hyponyms are pertinent examples. It is important to remember that nowadays, it is very common to find short stories that already bring the definition of certain unusual words. Students should be talked into becoming independent readers by underlining unknown words and going back to the sarne text or sentence or paragraph for a second or even a third

time to guess the meaning of these words through the context. If the meaning is still unclear, before prescribing the use of a dictionary, orient the student to "pretend they understand and explain

the meaning of the sentence to themselves or

someone else. They might be amazed by what they already know since one often understands and

knows more than he gives himself credit for" (Ellis,

1997). As a last resource, the English/English

dictionary or

I

and the instructor can be activated.

ln this manner, the students exercise active reading by finding out for themselves the meaning of the text. Next, the instructor uses the content as a

trigger for introducing language features. By holding the students' attention through semantics,

grammar and syntactic skills are developed. Next step, students should read the whole short story for the second time in order to achieve its full richness. It is now the time for the teacher to emphasize sorne grammar and syntactical features. For instance, the instructor can ask the students to check verb tenses for parallelism, which constitutes one major mistake made in ESL composition classes. The teacher can aIs o ask the students to check how many times the author switches verb tenses and why hei she does it. Other activities to be performed during

the second time they read the short story is to pay close attention to the uSe of sentence connectors such

as coordinating and subordinating conjunctions and

conjunctive adverbs. These features, which are directly related to text production, give the instructor the perfect insight to introduce the notion of simple, compound, and complex sentences.

Concerning the inherited - innate - features of the English language, such as the use of articles and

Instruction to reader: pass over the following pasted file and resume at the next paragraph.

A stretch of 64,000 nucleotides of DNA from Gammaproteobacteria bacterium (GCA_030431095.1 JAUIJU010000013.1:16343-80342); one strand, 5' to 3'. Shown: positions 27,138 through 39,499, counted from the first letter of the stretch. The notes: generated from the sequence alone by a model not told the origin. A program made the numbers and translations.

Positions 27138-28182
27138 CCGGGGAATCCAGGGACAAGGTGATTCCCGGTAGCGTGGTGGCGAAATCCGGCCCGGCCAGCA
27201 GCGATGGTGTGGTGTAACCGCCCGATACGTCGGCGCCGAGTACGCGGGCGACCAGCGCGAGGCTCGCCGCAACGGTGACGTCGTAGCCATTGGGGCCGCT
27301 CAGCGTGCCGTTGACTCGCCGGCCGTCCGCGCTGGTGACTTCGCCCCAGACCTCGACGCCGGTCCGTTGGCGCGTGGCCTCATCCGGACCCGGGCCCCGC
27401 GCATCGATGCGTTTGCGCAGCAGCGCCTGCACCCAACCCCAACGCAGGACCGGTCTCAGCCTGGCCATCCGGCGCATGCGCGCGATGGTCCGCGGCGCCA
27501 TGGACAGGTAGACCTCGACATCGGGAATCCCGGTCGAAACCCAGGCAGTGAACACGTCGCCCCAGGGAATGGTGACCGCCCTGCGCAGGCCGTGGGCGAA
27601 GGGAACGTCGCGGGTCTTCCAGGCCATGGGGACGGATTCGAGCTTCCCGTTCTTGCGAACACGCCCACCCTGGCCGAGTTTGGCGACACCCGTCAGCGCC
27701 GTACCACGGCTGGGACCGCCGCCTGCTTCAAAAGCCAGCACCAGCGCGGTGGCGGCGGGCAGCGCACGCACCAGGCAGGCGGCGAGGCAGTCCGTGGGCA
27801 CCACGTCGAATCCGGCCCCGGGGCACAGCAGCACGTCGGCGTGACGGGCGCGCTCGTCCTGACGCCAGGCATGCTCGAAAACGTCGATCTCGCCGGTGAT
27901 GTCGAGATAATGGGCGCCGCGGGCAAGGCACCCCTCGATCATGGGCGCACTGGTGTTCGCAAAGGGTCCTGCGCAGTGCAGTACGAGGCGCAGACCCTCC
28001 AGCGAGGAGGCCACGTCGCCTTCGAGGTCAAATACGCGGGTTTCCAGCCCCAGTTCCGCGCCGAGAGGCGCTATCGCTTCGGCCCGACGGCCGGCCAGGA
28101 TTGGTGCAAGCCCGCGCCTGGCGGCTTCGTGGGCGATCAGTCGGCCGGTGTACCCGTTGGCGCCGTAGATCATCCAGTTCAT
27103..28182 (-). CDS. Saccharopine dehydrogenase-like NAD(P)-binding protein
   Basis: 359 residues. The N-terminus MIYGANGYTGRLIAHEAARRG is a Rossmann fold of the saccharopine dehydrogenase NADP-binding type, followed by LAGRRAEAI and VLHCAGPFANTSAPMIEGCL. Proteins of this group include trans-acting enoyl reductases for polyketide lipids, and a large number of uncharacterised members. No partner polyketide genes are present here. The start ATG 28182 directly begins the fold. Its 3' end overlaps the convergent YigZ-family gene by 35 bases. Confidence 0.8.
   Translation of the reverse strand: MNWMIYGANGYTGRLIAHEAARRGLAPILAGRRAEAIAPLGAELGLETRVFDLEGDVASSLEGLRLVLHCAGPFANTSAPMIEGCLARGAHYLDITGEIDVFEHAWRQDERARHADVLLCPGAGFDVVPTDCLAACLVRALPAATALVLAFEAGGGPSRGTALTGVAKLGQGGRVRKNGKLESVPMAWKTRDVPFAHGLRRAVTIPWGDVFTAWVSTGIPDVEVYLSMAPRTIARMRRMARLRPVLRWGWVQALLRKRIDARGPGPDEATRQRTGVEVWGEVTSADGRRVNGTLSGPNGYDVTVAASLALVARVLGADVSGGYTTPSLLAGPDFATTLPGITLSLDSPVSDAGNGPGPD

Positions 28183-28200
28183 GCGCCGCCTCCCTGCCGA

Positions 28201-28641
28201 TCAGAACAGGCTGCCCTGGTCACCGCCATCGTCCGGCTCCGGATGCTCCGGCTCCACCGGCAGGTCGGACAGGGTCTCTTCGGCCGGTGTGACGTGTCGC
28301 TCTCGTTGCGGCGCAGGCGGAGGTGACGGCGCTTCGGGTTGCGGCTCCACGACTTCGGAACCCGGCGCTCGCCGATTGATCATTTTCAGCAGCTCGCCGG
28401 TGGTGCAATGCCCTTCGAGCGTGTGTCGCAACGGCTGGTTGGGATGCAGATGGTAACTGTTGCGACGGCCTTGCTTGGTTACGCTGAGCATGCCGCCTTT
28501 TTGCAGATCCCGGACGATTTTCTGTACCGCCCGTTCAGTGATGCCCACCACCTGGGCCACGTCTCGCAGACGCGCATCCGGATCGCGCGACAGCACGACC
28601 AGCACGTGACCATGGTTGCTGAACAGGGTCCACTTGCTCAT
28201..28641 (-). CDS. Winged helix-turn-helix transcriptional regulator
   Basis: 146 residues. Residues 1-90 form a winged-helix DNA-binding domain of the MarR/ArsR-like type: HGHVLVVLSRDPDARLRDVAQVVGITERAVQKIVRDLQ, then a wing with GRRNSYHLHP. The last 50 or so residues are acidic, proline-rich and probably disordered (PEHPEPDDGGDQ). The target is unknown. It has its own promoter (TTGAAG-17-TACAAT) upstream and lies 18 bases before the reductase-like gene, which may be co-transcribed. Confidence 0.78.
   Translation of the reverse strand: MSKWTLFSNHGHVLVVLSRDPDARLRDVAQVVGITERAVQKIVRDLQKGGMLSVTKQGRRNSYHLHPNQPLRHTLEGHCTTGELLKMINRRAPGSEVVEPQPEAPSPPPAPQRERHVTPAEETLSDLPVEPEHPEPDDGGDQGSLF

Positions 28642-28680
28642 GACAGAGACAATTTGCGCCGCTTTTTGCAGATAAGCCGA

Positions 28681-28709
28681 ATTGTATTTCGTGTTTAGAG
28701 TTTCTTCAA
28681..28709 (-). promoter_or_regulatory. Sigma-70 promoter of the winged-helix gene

prepositions, students should be advised to be aware of their usage in the short story in order to

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Using Literary Texts in the ESL Classroom

establish a pattem for their application instead of only applying their rules. The sarne advice applies to the ' use of punctua tion and mechanics -capitalization, titles, direct quotations, and minor marks of punctuation -even though there are more

solid rules for their application.

The use of pronouns should also receive special attention, for students always get confused in their composition works when having to refer to antecedents or making antecedents and pronouns agree. From this perspective, the students could be assigned at least two short stories a month and alI the guidance for the reading can be given using the last ten to fifteen minutes of each class or using the whole class period once or twice a month according to the curriculum

and to the teachers' and students' convenience. Writing

For the writing activity, at a first stage, the

students should demonstra te their reading ability by making an outline of the whole story. They

should not escape identifying topic, main and

secondary ideas, subordinate items, among others.

The organization and layout of the outline -indentations, Roman numeraIs, numbers, and letters

- help the students visualize at a glance how one idea relates to another and how alI aspects of the

short story relate to the whole (Smith, 1993). Based on this outline, the students are asked to retelI the

story in their own words. At the beginning, it is

always a good idea to ask them to paraphrase. Because they do not want to miss any part of the

story and are not very firm in extracting its central idea, they tend to write in excesso This is the ideal time for the instructor to convince the L2 learners to keep the habit of writing. The teacher's main focus

should be on getting the students into writing and not

strictly on the quality of their writing. The students need to be motivated to continue writing, and rewarding should outweigh any major frustration.

As the students become used to paraphrasing

short stories, the instructor can start "shrinking" their writings h-y asking them to summarize the

story. The summaries, at the beginning, can amount to five paragraphs and then, progressively, be reduced to one paragraph as the students improve their skills in extracting main points. To guide the

students to do what is expected, the teacher can provide a prompt, such as questions about the story, for building the paragraph. For instance, by answering the folIowing questions borrowed from Costa (1983), the students can write a single paragraph that summarizes the whole story.

R. Cio Humanas, v.l, n.2, p.171-l78, jul. 2001

Who was Freddie Drummond? Why did he live among the poor people south of Market Street?

After working for a while south of the Slot, how did Professor Drummond change? Who was

Bill Totts and how was he different from r

Freddie Drummond? What are some example

of things Bill Totts did south of the Slot that Freddie Drummond would neve r have done? Who was Mary Condon and why was Freddie

afraid to cross south of the Slot after he feU in love with her? Why did Drummond decide to marry Catherine Van Vorst? COllware

Catherine with Mary. When did Freddie change his mind about marrying Catherine? How does the story end?

At a third stage, when the students are more

familiar with repeating in written form what is